In the following claims, the reconstruction of reflected seismic waves to form intelligible images of underground geologic structures is referred to as “standard processing of recorded reflected seismic waves.” This term includes commonly used procedures of seismic data processing such as geometric spreading correction, deconvolution, velocity analysis, normal move out and dip move out corrections, stacking, and more complex reconstruction of seismic signals such as migration, as well as amplitude versus offset analysis. The term “image functions” includes the results of standard processed seismic data represented by of one or two horizontal spatial coordinates and time and/or depth, such as velocity models, time and depth stacked sections, and amplitude variation with offset (AVO) attributes.
Additionally the term is used “frequency dependent data set.” This refers to decomposition of a time-domain low frequency part of a recorded seismic reflection into a set of frequency dependent band pass filtered low frequency time-domain data components. The “low frequency data component” refers to utilizing the low-frequency portion of recorded seismic signals Fourier transformed into spectral amplitude vs. frequency format, and using the data found in the left-hand part of the amplitude versus frequency plot resulting from the recorded seismic waves frequency spectra below a low frequency corner of that spectra. The low frequency data component begins at the lowest non-noise frequency, with frequencies below having amplitudes masked by system noise discarded. The upper end of the low frequency data component is also known as the low frequency corner. The low frequency corner is typically bounded at a maximum frequency, which is a lower frequency than the frequency of the maximum amplitude spectrum, and is found when the maximum contrast of the resultant reservoir image is obtained.
For well-behaved Gaussian spectral curves, the low frequency corner would typically appear at about 3 db lower than the maximum amplitude at a frequency lower than that of the maximum amplitude. For real reservoir data with “tuning” effects of geological layered spectral cancellation and reinforcement, the corner could be proportionately less, and be bounded by the peak value of the first local maximum amplitude of the spectral data.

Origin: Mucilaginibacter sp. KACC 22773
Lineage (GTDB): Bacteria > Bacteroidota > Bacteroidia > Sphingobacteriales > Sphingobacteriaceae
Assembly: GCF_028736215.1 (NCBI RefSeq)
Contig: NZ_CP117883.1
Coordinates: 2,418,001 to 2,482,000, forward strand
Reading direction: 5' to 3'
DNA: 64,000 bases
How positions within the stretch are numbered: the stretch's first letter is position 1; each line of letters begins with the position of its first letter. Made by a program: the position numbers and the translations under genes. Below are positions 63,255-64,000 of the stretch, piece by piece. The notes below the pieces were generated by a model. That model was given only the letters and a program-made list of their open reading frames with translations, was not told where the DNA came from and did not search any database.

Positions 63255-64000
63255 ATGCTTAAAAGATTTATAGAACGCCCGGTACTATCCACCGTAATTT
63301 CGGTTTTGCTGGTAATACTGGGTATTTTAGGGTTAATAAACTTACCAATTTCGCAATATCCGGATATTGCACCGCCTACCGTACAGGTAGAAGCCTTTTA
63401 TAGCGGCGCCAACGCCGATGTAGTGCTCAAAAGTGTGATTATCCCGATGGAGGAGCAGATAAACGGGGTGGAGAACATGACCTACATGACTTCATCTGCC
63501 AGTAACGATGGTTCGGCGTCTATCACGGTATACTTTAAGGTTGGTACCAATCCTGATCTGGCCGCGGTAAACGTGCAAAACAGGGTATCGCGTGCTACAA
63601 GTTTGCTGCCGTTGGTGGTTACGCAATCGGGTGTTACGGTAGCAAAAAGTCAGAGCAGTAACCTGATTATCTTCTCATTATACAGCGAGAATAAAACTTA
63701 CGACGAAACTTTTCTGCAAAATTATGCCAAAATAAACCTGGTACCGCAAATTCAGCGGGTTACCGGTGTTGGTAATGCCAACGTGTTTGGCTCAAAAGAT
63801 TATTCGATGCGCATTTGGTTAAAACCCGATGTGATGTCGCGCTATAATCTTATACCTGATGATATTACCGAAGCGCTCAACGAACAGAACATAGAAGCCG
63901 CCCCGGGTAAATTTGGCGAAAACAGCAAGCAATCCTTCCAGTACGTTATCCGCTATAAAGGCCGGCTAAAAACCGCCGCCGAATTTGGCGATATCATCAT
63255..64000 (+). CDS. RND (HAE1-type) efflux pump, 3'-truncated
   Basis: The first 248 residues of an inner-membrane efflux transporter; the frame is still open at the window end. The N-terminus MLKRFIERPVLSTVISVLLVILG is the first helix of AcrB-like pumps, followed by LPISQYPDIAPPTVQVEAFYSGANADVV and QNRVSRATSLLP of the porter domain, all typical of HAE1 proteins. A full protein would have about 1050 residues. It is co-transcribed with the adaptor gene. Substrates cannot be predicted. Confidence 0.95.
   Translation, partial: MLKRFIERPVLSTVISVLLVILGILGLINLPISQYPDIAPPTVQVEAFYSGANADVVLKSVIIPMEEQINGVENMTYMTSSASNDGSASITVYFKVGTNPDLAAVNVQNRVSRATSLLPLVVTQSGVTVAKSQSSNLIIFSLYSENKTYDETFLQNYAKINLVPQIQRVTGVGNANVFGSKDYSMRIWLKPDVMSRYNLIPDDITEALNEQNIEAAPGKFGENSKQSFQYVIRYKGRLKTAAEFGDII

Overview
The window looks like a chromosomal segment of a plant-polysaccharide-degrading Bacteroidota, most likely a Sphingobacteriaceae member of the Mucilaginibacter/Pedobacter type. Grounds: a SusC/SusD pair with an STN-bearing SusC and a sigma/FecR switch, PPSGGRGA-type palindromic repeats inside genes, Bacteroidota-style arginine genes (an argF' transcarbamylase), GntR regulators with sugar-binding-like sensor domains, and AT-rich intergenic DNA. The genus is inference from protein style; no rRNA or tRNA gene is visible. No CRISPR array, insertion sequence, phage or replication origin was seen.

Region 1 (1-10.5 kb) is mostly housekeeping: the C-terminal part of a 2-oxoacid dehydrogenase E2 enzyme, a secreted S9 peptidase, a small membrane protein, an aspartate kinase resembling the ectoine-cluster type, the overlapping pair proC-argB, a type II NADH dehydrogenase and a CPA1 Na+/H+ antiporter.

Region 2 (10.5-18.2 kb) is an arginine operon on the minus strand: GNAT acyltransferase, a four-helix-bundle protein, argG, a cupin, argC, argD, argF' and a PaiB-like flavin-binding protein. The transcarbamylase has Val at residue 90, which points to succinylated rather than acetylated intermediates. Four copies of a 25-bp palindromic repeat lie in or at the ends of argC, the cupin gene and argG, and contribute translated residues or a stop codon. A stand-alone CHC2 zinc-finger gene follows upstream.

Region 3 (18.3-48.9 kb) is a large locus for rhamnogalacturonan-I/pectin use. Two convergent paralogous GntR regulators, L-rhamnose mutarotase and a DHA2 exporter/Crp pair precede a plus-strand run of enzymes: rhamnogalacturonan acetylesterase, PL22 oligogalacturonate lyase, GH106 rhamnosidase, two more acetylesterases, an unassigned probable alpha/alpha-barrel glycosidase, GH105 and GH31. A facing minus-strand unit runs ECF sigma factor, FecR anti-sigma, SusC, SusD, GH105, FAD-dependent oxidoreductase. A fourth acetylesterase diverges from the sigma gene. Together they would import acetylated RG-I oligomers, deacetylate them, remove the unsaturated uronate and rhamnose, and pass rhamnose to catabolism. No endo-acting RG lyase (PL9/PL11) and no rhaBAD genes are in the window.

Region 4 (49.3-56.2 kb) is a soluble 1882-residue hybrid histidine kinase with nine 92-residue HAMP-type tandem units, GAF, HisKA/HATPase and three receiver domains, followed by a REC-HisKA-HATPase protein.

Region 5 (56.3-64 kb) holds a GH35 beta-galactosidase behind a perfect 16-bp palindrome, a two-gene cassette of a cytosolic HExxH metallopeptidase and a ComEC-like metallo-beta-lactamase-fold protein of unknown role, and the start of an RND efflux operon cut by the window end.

All claimed here methods of seismic interpretation of underground porous or fractured layers comprised of the following preliminary steps aimed for obtaining frequency dependent data processing results used for subsequent imaging and called here “obtaining of frequency dependent image functions”. Referring to FIG. 11, the low frequency data components of reflected seismic data is illustrated. The illustrated graph plots amplitude against frequency for an ideal seismic reflected wave. Generally, amplitude spectra of seismic reflections have a variety of shapes, which depend on several physical parameters, typically comprising: a source and a receiver characteristic, a rock medium and wave propagation distance, and a decay approaching to both low or high ends of the frequency scale. It will be seen that the illustrated curve includes a mean M and a low frequency portion L. Low frequency portion L is here defined is that portion of the total illustrated curve, which is less than minus 3 dB of the total mean value M of the data. When the following claims use the term “low frequency data components”, the low frequency portion L is being described. This value is approximately 0.7 (or seventy percent 70%) of the mean value M for this idealized Gaussian spectral distribution. This terminology is consistent with that found in the Encyclopedic Dictionary of Exploration Geophysics, Third Edition by Robert E. Sheriff, © 1991 by the Society of Exploration Geophysicist, especially at the definition of a “filter” as it relates to “band pass.”